From DVD days to today

The DVDs were launched in Spain around the year 1998. Laser Disc never reached here so VHS was the only thing we had. Anyway, I didn’t care much about that on those days because I just   wasn't so interested in movies. I was more in to comics and animation but suddenly everything changed in summer 1999 with the release of Star wars Episode One. I was just 15 and I started to interest and enjoy the movies in a way I never did before and realising that there was a huge work behind every detail even in the smallest movie. I remember walking in department stores and seeing some brand new flat screen but still big butt CRT TVs showing something new, there were some Warner titles like Men in Black and Mars Attacks in a brand new format. The DVD. This new medium was in it's first days and was being announced as "the ultimate format". It really seemed to be. The quality had no precedent. The Yamaha 5.1 Dolby Digital System in which those movies were shown, with it's tinny speakers, sounded in a way I never heard before. The sound was crisp and intense. The quality of the image on the displays was spectacular not a single flick, bright colors and spectacular sound. Sadly everything technology related was unreachable for a teenager those days, DVD prices were around 50€ and of course you needed a player, a proper TV and a good surround sound system. Luckily with 3000€ (back them 500.000pts) you were able to jump to the Digital Versatile Disc. 

Back then, we watched movies rented on the Video Club in VHS format. The only titles we owned were Michael Jordan Above and Beyond, Star Wars Episode One and the original trilogy...and few others. Our parents weren't movie maniacs so we just had a Phillips monaural 21 inch CRT that was a real pain. It didn't had Euro-connector or video inputs of any kind, just an antenna input, so we played in the Nintendo 64 using the VHS Video Recorder as a bridge, and fortunately we found a way, pushing a button for a while on the remote, to freeze the player so that didn't go to standby. Otherwise we would never been able to play more than 10 minutes continuously. I was recording stuff on VHS like crazy this days, I was so interested in NBA that I recorded everything related to Basketball I could. I also recorded documentaries such as related to  Japanese culture. I ended up with more than 30 VHS tapes full of stuff in a format I knew it was limited and destined to die, but that was what we had. Going forward and backward was so tedious, the tape was damaged in every playback and the quality was going decreasing in every view. But nothing could be done. That was the technology at the time. We thought things were going to change someday but we didn't know when and how.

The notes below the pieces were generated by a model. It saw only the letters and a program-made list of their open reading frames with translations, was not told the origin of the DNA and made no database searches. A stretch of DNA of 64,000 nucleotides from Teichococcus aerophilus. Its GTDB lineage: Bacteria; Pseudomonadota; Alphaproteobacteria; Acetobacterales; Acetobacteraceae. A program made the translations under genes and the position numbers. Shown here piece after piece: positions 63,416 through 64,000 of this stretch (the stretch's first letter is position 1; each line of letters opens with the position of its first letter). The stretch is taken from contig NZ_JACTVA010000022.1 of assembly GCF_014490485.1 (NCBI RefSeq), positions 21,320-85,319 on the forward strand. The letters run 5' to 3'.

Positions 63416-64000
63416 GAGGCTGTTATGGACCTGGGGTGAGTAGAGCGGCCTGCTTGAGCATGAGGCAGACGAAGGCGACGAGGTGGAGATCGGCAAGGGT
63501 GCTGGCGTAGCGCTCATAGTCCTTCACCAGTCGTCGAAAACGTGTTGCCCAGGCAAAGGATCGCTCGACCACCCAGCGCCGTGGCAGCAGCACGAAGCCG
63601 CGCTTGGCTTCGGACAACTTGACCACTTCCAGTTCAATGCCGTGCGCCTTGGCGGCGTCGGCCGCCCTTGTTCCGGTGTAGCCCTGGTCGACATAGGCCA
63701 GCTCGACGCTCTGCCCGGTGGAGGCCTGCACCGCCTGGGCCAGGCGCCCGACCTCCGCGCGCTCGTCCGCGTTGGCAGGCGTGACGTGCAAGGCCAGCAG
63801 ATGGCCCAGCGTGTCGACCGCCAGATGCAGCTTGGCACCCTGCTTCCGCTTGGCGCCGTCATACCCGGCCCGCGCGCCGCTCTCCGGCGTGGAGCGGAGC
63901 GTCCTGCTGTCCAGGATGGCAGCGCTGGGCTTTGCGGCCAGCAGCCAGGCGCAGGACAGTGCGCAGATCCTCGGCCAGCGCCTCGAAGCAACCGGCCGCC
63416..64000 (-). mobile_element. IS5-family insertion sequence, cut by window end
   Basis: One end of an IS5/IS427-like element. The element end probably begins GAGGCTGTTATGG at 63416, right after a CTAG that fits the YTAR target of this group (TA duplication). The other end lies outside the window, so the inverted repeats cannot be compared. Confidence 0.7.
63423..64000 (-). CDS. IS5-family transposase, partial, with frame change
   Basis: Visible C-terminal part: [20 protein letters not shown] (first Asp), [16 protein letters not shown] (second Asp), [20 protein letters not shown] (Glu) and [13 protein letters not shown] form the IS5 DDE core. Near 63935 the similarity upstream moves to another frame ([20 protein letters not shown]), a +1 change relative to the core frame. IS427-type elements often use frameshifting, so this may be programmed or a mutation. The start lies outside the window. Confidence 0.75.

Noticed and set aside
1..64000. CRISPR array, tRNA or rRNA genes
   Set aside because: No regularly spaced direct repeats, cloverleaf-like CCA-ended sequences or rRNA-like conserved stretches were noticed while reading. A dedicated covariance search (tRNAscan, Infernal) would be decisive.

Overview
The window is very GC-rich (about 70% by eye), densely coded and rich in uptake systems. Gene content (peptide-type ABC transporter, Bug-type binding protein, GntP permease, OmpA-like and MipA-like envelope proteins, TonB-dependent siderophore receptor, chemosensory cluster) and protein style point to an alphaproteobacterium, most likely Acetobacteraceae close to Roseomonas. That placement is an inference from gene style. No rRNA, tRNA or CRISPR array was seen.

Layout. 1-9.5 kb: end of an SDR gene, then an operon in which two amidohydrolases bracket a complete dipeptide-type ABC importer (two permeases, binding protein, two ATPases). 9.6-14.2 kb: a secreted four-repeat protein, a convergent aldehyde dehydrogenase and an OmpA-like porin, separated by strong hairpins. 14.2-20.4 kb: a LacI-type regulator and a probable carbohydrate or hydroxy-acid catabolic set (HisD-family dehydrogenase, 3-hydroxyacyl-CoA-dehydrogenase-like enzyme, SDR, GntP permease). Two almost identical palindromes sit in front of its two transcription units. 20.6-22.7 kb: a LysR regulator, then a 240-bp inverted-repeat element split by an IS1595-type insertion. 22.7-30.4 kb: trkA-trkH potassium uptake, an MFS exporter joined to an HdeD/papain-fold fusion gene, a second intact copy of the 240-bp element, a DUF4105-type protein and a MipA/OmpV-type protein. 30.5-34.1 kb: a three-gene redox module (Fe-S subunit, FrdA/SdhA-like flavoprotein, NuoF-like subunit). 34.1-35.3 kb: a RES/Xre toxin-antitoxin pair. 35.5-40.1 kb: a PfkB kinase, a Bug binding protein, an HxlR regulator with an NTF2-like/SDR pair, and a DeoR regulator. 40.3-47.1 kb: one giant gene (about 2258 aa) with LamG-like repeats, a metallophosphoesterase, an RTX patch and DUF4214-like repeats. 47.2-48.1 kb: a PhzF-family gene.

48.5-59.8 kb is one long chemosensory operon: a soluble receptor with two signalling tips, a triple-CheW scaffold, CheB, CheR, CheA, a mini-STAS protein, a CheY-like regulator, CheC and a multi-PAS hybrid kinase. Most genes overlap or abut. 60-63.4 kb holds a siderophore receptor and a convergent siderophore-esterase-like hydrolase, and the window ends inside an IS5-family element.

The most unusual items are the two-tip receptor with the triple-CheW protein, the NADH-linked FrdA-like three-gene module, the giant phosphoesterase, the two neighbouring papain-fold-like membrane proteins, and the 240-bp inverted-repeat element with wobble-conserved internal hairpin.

The changes started sooner than expected (at least from today's perspective) on Christmas 2000 we had the first computer at home so "our" digital age was starting and it came with a DVD-ROM unit so we could try the much desired new technology finally. One of the first movies we rent on the Video Club was The Matrix, and it was a really great experience. All the extra features, English language and subtitles...The DVD was a huge leap, we started to see movies not only as entertainment but as something with which you could learn English or other languages. The first movie we ever bought was Ridley Scott’s Gladiator. We rented first, but we were so mesmerized by it's story, images and music that we decided to buy the special two disc edition at a price of 30€. I was desiring to access to it's bonus content, the making of, the deleted scenes etc. After that I immediately became a DVD addict.